Rewriting Life

Sequence Sense

When the U.S. Department of Energy helped initiate the Human Genome Project in the late 1980s, it reasoned that knowing the entire sequence of human DNA would help illuminate radiation’s effects on the body-one of the agency’s mandates. Just over a decade later, the completion of the Human Genome Project is transforming medicine and biology. Now the agency is proposing another ambitious program, “Genomes to Life,” that it believes will aid other DOE missions: bioremediation, or neutralizing toxic waste with microbes or plants, and the production of clean energy using biological processes.

While biologists have sequenced the entire genome in humans and many other species, the DOE’s proposed program addresses some of the basic questions researchers believe must be answered before this information can be translated into a cleaner environment, healthier food or better medicines. The program has four main goals: identifying all the complexes of proteins, or “molecular machines,” that carry out cells’ functions; mapping the complicated networks of molecules that control the activity of genes; using gene sequencing to understand how communities of microbes work together; and building the computing infrastructure needed to explore such information-rich questions. Aristides Patrinos, an associate director at the DOE, says the program was crafted to draw on resources, particularly in computing, that are unique to the agency.

Of course, the Energy Department is not the only group seeking to take advantage of the vast amounts of new genomic information. But Caltech biologist Barbara Wold, who helped craft “Genomes to Life,” says the program would complement the efforts of such institutions as the National Science Foundation and the National Institutes of Health. Wold estimates the 10-year program would initially cost $50 million per year, ramping up to an annual $200 million. Says Wold, “The science is important and it’s a wonderful way to leverage special resources and current [agency] capabilities.”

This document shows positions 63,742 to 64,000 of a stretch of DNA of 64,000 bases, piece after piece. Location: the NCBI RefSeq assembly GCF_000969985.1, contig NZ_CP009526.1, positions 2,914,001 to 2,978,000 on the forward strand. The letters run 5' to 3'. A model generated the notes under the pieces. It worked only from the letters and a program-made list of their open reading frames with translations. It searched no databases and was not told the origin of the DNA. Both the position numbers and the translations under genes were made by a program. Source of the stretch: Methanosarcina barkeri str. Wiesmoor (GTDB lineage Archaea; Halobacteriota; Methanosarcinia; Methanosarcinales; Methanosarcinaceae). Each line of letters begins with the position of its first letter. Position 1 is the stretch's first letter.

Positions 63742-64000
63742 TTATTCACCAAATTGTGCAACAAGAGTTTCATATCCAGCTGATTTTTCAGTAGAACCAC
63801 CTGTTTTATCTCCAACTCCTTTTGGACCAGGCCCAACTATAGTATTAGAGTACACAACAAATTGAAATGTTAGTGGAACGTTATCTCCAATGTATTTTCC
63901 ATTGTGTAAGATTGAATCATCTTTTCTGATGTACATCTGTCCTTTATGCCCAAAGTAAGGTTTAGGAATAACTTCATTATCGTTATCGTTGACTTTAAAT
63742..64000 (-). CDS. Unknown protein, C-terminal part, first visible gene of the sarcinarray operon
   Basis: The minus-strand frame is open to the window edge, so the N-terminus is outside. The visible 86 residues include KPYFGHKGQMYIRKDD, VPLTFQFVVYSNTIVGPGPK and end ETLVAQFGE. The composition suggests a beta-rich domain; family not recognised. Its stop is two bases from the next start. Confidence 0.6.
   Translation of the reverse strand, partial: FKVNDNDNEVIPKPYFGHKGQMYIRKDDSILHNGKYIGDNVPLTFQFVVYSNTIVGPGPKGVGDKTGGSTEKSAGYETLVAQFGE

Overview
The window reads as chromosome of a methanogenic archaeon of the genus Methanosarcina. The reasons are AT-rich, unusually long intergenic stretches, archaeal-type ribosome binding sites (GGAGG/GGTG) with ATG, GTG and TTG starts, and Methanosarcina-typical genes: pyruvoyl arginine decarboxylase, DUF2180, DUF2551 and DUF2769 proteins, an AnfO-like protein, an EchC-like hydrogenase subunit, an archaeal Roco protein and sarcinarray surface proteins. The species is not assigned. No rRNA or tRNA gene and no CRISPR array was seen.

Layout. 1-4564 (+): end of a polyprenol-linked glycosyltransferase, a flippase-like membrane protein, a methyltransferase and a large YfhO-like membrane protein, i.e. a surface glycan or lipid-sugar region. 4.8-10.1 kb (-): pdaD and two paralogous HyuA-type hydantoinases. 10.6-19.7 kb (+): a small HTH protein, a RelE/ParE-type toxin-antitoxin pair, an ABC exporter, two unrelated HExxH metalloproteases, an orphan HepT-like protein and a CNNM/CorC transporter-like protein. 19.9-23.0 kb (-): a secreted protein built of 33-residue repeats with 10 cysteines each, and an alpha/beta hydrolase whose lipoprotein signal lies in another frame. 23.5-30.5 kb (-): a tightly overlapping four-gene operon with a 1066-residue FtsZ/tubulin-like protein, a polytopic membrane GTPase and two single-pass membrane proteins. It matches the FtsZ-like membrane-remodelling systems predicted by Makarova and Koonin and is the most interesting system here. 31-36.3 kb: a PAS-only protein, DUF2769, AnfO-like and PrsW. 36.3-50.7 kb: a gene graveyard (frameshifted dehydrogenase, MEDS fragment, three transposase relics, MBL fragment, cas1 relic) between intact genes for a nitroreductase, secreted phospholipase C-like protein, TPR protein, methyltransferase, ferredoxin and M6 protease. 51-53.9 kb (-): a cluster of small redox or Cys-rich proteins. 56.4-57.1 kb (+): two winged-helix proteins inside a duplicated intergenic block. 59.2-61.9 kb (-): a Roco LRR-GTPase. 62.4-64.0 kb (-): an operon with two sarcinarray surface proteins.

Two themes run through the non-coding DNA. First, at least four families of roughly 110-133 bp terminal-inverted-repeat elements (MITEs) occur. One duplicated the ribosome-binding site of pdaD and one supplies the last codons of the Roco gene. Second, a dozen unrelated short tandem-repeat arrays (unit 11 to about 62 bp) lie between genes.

Tech Obsessive?
Become an Insider to get the story behind the story — and before anyone else.

Subscribe today

Uh oh–you've read all of your free articles for this month.

Insider Premium
$179.95/yr US PRICE

More from Rewriting Life

Reprogramming our bodies to make us healthier.

Want more award-winning journalism? Subscribe to Insider Plus.
  • Insider Plus {! insider.prices.plus !}*

    {! insider.display.menuOptionsLabel !}

    Everything included in Insider Basic, plus ad-free web experience, select discounts to partner offerings and MIT Technology Review events

    See details+

    What's Included

    Bimonthly home delivery and unlimited 24/7 access to MIT Technology Review’s website.

    The Download. Our daily newsletter of what's important in technology and innovation.

    Access to the Magazine archive. Over 24,000 articles going back to 1899 at your fingertips.

    Special Discounts to select partner offerings

    Discount to MIT Technology Review events

    Ad-free web experience

/
You've read all of your free articles this month. This is your last free article this month. You've read of free articles this month. or  for unlimited online access.